Meal of Steel: Steel cut oats

Oats is one of those foodstuffs that is overlooked and unappreciated that it could be considered underrated. Most know it as being good for you and as a start to the day, but for many it’s not appreciated or revered as much as it should be. I’m part of the smaller group that eat it gleefully. I thoroughly love the stuff. It’s versatile – oatmeal is part of the four pillars of cookie awesomeness, it’s also commonly used as a topping for cobblers. But its best and most simple use is as oatmeal, providing the most latitude for food greatness and creativity.

Sure you’ve probably eaten rolled oats (think Quaker), but if you haven’t dabbled into the world of steel cut oats, I’d highly suggest doing so. It’s not that regular rolled oats are bad, they just don’t quite have the joie de vivre of steel cut oats. Why? Well, rolled oats require a bit more processing than steel cut oats and they don’t have the depth of flavor or texture (crunchy) that steel cut oats are renowned for. In particular, McCann’s is the Quaker of steel cut oats. Steel cut oats are created from the inner portion of the oat kernel – their name comes from the steel discs that cuts these portions into smaller parts. So this minimal overwork creates oatmeal bliss in your bowl.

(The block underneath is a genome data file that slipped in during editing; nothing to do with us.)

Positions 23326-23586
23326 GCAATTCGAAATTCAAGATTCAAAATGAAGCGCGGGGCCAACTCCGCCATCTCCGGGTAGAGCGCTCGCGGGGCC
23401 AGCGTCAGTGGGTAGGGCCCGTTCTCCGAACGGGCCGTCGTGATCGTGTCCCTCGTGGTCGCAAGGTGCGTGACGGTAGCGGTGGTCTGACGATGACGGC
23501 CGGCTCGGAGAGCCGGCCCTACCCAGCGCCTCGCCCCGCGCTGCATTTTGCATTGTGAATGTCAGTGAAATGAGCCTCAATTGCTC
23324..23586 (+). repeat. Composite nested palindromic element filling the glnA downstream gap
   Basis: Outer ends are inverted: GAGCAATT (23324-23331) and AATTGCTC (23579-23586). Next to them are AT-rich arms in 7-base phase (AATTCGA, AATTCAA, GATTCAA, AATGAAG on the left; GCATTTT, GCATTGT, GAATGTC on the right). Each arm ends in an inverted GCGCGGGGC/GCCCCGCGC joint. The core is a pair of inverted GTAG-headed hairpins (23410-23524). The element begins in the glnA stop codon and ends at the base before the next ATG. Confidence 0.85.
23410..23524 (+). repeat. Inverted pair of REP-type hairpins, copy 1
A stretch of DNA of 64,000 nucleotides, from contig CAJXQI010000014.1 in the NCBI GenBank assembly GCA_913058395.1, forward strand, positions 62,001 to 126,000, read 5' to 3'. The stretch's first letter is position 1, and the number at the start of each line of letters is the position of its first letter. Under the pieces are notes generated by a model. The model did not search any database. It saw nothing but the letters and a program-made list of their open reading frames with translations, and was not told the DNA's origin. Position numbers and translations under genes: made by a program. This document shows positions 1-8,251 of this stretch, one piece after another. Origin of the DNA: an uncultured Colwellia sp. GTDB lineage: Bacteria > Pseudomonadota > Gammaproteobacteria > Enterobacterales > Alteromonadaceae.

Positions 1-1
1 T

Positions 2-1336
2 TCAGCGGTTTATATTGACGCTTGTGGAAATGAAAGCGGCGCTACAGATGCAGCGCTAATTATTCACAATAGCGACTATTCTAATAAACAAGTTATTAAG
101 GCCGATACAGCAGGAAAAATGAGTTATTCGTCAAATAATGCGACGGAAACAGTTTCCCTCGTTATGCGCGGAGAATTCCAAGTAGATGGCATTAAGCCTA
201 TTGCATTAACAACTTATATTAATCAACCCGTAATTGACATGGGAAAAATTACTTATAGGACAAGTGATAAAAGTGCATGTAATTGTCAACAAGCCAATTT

I always shied away from steel cut oats because of the long prep time compared to rolled oats. But I found this really easy recipe where you combine boiling water and oats the night before – warm it up in the morning and you’re good to go! Don’t sweat that it’ll be left out for so long, you’ll be fine, your heart and your tastebuds will appreciate it over whatever else you’ve been eating in the morning. Steel-cut oats are inherently full of nutritional value and are high in B-Vitamins, calcium, protein and fiber while low in salt and unsaturated fat.

What to do with your steel cut oats when you’re ready to eat? Serious Eats asked that very question and you’ll find all sorts of interesting ideas. The general consensus is some sort of combination of brown sugar, butter, and maple syrup. I also like to add Craisins to the mix. Bump up the fiber and clean yourself out by adding Benefiber and flaxseeds if you like. Basically the choice is yours on what you’d like to add.

If you haven’t already given steel cut oats a try. The texture and flavor rival oatmeal and the health benefits make it that much more worthwhile. Plus they have all sorts of fun names like Irish oats and pinhead oats.

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2 thoughts on “Meal of Steel: Steel cut oats

  1. Oatmeal and JT!!!!! What more could a girl ask for?! I’ve been looking for an overnight slow cooker oatmeal receipe too, thanks Frank.

  2. Saw this post on Nancy Leson’s blog on the Seattle Times website. I like the recipe.
    Alton Brown of Good Eats on the Food Network did an awesome show about oatmeal and he did a crock pot recipe too — good stuff!

    Nice blog!

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